We all have to eat and agriculture is big business. Contemplate agriculture investment opportunities and commodity prices with this primer from TD Ameritrade.
We all have to eat. That’s not exactly a portfolio strategy, but it's a good place to start when contemplating investing opportunities in American agriculture.
The ongoing harvest season in the major grain-producing states of the U.S. Midwest offers just the latest reminder of agriculture’s year-round, 24/7 role—and also of ways for investors to get in touch with their inner “foodies.”
“We all know food,” says JJ Kinahan, chief market strategist at TD Ameritrade. “We are all familiar with the end product, and we know it’s vital to everything we do.”
Where to start with ag stocks in such a vast industry? Agriculture covers a sprawling, interconnected array of producers, suppliers, processors, handlers, and retailers—it’s constantly at the whim of difficult-to-predict factors such as weather, commodity prices, and geopolitics. Cash receipts for last year’s farm commodity production—grain, livestock, milk, and more—totaled $352.4 billion, according to the U.S. Department of Agriculture.
In other words, the path to your dinner table is a complex journey with many moving parts. For investors, it’s important to know a few basics about farming and agriculture, and the types of businesses that serve key functions.
Farming and the overall U.S. economy don’t always move in the same direction. In recent years, the farm economy slumped as record harvests and excess grain supplies weighed down prices for corn, soybeans, and wheat, three of the most widely grown U.S. crops.
For farmers, “it's been hard to break even, or make profit,” said Sterling Liddell, global data strategist with RaboResearch Food & Agribusiness. “We’ve simply had too much production, and it's putting balance sheets for crop producers in a difficult situation.”
For example, benchmark corn futures in Chicago traded around $3.50 a bushel through early fall 2017, and into the harvest period, about half the levels of three to four years ago.
In the current climate, farmers may be less inclined to drop $200,000 or more for a new tractor or harvester. Grain markets “don't look like they're going to recover anytime soon,” Liddell said. With farmers' eroding incomes, “it’s hard to cover the debt they have, so buying additional equipment or fertilizer would be difficult.” A market recovery probably won't happen till around 2019, he added.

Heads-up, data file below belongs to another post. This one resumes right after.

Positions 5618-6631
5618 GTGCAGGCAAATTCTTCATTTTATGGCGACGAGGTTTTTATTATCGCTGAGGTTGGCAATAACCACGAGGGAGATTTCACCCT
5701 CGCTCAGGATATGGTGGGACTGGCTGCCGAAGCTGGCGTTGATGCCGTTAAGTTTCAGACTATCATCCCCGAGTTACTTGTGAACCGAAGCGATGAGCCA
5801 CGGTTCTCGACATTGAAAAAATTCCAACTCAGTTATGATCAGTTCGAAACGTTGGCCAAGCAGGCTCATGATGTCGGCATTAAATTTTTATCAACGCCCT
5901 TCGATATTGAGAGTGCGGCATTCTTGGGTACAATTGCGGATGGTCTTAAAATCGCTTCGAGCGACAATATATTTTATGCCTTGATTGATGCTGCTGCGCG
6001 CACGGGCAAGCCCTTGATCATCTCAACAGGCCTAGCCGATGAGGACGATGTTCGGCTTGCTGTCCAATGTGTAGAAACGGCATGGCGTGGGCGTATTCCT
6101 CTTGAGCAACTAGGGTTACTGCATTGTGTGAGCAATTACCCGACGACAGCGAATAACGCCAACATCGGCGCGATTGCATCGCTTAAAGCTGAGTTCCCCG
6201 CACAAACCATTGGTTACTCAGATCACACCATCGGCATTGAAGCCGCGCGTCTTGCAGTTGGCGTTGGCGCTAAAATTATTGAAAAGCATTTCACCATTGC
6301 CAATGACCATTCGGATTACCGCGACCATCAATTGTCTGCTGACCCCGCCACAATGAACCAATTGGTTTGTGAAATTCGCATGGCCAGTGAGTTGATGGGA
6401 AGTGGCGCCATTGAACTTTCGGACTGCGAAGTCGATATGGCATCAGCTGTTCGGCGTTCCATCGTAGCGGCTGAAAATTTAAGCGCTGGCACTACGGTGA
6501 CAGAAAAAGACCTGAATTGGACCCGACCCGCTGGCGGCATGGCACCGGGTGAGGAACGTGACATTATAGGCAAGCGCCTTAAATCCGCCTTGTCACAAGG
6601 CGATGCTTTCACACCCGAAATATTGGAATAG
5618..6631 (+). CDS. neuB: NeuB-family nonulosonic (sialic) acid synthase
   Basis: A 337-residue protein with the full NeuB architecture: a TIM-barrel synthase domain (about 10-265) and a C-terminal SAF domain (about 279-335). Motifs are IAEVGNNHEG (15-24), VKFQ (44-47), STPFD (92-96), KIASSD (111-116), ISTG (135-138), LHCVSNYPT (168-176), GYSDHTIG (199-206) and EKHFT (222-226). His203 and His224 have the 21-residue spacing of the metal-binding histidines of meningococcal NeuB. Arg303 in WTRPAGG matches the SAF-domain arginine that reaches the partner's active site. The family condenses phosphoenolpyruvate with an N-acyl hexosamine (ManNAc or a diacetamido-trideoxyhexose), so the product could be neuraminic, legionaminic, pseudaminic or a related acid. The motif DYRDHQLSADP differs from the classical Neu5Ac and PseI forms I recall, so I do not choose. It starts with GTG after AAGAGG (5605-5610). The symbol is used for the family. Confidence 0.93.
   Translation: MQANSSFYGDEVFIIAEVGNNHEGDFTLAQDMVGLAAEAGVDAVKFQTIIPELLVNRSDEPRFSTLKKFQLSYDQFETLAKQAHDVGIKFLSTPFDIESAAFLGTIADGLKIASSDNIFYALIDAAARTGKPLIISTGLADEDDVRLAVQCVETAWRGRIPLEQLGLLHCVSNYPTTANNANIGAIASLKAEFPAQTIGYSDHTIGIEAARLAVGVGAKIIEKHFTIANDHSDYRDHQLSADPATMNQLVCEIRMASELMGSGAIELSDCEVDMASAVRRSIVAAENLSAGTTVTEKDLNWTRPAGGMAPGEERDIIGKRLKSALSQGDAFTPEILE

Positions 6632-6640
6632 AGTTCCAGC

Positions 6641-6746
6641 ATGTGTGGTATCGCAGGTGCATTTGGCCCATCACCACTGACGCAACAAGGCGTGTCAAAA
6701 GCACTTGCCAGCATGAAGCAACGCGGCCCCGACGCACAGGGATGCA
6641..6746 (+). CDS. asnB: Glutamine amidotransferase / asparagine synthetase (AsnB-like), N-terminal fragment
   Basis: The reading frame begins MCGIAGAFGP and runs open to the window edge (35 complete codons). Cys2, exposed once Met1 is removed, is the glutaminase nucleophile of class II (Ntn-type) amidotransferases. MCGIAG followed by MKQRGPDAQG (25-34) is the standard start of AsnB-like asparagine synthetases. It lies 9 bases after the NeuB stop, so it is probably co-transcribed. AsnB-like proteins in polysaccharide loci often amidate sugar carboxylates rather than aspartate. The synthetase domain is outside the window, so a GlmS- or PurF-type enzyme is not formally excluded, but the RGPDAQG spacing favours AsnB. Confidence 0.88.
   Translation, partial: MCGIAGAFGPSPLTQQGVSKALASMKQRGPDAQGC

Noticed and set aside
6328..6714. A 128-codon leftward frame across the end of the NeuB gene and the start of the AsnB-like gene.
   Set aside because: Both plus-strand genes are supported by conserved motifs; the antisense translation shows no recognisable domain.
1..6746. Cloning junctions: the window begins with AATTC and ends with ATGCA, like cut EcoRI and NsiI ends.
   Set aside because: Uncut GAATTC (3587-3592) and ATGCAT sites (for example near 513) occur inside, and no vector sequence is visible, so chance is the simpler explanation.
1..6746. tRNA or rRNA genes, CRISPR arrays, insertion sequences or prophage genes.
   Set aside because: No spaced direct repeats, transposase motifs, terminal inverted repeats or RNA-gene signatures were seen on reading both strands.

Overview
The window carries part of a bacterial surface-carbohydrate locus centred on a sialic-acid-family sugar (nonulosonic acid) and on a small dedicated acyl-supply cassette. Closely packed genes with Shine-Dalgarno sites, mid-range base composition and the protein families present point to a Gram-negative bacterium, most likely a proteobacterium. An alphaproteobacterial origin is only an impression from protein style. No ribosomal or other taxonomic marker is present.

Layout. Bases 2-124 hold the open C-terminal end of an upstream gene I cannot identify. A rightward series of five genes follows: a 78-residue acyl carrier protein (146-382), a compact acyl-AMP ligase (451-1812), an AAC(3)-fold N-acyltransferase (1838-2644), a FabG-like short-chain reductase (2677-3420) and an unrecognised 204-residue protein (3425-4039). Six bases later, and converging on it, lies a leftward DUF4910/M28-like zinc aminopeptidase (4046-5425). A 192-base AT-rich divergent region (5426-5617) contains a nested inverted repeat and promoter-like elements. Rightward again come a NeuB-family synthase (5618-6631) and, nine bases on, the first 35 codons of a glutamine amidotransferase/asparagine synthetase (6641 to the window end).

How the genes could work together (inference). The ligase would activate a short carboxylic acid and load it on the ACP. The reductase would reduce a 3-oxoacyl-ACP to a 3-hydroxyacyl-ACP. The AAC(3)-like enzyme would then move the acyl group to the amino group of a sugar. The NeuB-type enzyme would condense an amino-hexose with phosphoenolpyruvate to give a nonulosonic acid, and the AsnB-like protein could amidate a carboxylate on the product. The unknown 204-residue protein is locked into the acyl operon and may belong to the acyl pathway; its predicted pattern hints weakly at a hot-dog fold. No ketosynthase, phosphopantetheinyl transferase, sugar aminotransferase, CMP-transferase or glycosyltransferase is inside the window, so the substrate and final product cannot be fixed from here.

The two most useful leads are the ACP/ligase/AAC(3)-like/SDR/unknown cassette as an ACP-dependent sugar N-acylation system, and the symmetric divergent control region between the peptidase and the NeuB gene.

Still, many major ag equipment makers also serve other industries, such as construction and landscaping, which can mitigate downturns in the farm economy, experts say.
Publicly traded players include AGCO Corp. (AGCO), Caterpillar Inc. (CAT), and Deere & Co. (DE).
Corn (so-called field corn, not to be confused with the sweet corn people eat directly off the cob) is the biggest U.S. crop based on several measures, and it plays a critical role in the global food supply.
In 2016, U.S. farmers seeded a record 94 million acres—nearly 147,000 square miles, an area roughly equivalent to Montana. That year’s harvest, a record 15.1 billion bushels, was valued at $51.7 billion (the soybean harvest ranked second, at $40.9 billion).
About 5.4 billion bushels was fed to cattle, chickens, and pigs, and a similar amount was used to produce ethanol; another 2.3 billion bushels was exported. Much of the rest was processed into food ingredients, including sweeteners, starches, syrups, and more.
Sources: U.S. Department of Agriculture, National Corn Growers Association
Crops require “inputs,” starting with the seed, along with herbicides, pesticides, and nutrients. If farmers are planting less grain because of weak prices, it follows that they won’t be using as much seed or fertilizer, although—similar to the equipment makers—many companies in this sector have gotten bigger through recent mergers, and are diversified across other industries.
Ag-related businesses often use downturns as opportunities to get leaner and be ready to capitalize on the inevitable upturn.
“These companies will have to work harder for market share and figure out how to sell their products into this market,” Liddell said. “The current economic climate is a chance for companies to slim down and adjust balance sheets, so they can be more effective in the future.”
Publicly traded players include CF Industries Holdings (CF), Monsanto Co. (MON), Mosaic Co. (MOS), Potash Corp. of Saskatchewan (POT), and the recently merged DowDuPont Inc. (DWDP).
This sector is about taking raw material and turning it into the higher-value ingredients and products that ultimately end up lining supermarket aisles. These companies can benefit when cheap, abundant grain might boost profit margins—although, like farmers, they too must manage market volatility and geopolitical risk. Because much of the U.S. corn crop is used to fatten livestock, meat processors are also affected by grain supplies and price swings.
Publicly traded players include Archer Daniels Midland Co. (ADM), Bunge Ltd. (BG), Hormel Foods Corp. (HRL), Sanderson Farms, Inc. (SAFM), and Tyson Foods, Inc. (TSN).
Farmland might be considered the classic agricultural play, but it may not be accessible for many investors. In addition, farmland prices have tumbled with the grain markets (average values in Iowa, for example, are down about 25% from 2013 peaks, according to Iowa State University).
Another option: exchange-traded funds (ETFs) linked to corn or other commodities.
Kinahan notes that farming, like many other industries, is increasingly driven by technology that helps producers more efficiently raise animals and crops—think computer chips, GPS, data tools … even drones (“precision ag,” in industry parlance).
“There’s a tech element that people may not think about,” Kinahan says. “As the technology improves, farmers will continue to invest in it.”
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